Item #: Squibb
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Commonly, the entire cream, ointment or lotion manufacturing process - heat, mix, disperse, emulsify and cool - is done in expensive jacketed kettles with anchor-style agitators and dispersion heads, or in more costly kettles with counter-rotating agitation plus recirculation through a colloid mill. Subsequent batches cannot be started until the first is completely finished and this may take as long as 4-6 hours.

A production increase can be obtained by splitting this process into two phases: a base preparation and a finishing state. A relatively inexpensive reversible homogenizer is suspended in a cylindrical tank. This mixer can be operated in the downward mode to quickly draw fine solids into the fluid, or reversed to the up-mode mode for emulsification. In both operating modes, a multi-bladed 24 degree rotor rapidly pumps the mix through a patented twin-stator mixing head. The entire contents of the tank are repeatedly subject to both hydraulic and mechanical shear. The result is a shorter period of time; 4 hours for a 200 gallon batch was reduced to 2 hours. Even though the time is cut in half, enough base is prepared for several finishing stages.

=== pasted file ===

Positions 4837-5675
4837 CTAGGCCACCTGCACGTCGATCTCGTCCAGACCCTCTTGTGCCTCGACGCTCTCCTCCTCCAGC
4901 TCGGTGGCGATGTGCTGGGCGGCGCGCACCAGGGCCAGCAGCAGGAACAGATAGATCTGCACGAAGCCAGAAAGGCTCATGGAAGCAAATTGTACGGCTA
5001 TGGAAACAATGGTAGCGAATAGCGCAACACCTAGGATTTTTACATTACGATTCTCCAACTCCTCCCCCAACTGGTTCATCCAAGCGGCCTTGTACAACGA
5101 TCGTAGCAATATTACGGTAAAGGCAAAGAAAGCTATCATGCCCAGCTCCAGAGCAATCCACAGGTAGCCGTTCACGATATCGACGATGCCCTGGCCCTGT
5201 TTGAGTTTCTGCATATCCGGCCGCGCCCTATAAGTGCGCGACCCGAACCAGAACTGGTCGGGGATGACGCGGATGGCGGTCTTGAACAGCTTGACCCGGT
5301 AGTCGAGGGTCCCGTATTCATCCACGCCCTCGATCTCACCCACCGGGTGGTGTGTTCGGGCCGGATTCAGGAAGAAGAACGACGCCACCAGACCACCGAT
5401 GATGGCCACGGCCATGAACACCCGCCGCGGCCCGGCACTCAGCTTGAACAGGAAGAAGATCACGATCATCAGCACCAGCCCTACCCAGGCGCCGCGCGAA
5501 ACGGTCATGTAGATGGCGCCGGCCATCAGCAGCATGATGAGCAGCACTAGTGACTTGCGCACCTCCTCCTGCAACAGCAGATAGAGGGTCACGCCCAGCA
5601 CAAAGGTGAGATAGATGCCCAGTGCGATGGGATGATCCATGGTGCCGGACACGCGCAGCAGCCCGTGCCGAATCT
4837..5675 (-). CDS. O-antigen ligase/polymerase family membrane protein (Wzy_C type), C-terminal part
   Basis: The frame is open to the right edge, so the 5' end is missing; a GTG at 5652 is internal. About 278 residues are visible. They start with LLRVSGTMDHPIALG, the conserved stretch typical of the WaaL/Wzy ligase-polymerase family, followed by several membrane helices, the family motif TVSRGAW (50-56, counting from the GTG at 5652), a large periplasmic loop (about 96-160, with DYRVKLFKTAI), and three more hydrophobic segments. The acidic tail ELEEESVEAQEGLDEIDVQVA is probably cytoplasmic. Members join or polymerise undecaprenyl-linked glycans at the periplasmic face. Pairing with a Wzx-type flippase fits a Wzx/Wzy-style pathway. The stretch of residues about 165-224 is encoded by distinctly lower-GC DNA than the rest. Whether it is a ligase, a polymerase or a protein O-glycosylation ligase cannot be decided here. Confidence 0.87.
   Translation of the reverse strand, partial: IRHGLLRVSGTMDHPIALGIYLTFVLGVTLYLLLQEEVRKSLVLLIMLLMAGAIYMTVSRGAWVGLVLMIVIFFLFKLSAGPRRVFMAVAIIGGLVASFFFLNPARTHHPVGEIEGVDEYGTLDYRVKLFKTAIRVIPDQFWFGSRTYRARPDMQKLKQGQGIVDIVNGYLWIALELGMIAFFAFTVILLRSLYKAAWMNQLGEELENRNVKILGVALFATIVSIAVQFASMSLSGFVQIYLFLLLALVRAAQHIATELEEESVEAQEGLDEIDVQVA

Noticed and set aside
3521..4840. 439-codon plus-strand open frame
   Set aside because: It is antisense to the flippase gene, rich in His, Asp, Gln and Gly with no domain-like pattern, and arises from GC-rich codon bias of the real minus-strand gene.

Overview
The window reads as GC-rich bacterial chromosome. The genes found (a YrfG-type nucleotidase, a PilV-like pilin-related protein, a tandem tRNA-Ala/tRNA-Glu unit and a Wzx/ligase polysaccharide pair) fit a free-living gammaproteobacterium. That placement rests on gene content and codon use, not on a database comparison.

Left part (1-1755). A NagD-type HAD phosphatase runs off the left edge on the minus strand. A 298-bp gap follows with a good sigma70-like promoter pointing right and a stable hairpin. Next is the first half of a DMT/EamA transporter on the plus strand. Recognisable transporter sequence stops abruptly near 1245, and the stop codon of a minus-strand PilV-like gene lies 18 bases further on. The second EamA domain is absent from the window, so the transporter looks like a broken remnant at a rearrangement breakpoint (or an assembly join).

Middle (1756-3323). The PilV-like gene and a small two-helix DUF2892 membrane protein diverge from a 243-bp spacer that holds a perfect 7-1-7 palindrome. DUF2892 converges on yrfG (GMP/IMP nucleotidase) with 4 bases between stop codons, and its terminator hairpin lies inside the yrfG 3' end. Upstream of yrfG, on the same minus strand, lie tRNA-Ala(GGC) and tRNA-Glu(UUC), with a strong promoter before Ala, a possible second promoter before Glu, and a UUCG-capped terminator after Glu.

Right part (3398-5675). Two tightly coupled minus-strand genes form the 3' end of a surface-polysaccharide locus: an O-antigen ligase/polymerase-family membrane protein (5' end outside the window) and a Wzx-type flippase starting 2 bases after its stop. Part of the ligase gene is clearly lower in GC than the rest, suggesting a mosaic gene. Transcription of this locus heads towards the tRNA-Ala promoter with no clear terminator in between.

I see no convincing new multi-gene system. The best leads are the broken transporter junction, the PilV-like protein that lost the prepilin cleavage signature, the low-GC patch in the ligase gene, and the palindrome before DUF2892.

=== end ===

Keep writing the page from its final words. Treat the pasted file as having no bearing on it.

The appropriate portion of the "base" is introduced into the existing agitated kettle for the finishing stage where the additional specific ingredients, i.e., perfumes or active components, etc., are added. After completion of the finishing stage, the kettle is emptied and the second base portion is introduced. The manufacturing cycle is repeated as required.

The cost of a reversible homogenizer and its cylindrical tank is considerably below that of a similar sized jacketed agitated kettle. The unique manufacturing technique provides a major savings in capital expenditure while greatly increasing cream, ointment and lotion production in the pharmaceutical, cosmetic and toiletry industries.

Reprinted from the January 1980 issue of Food, Drug & Cosmetic Manufacturing


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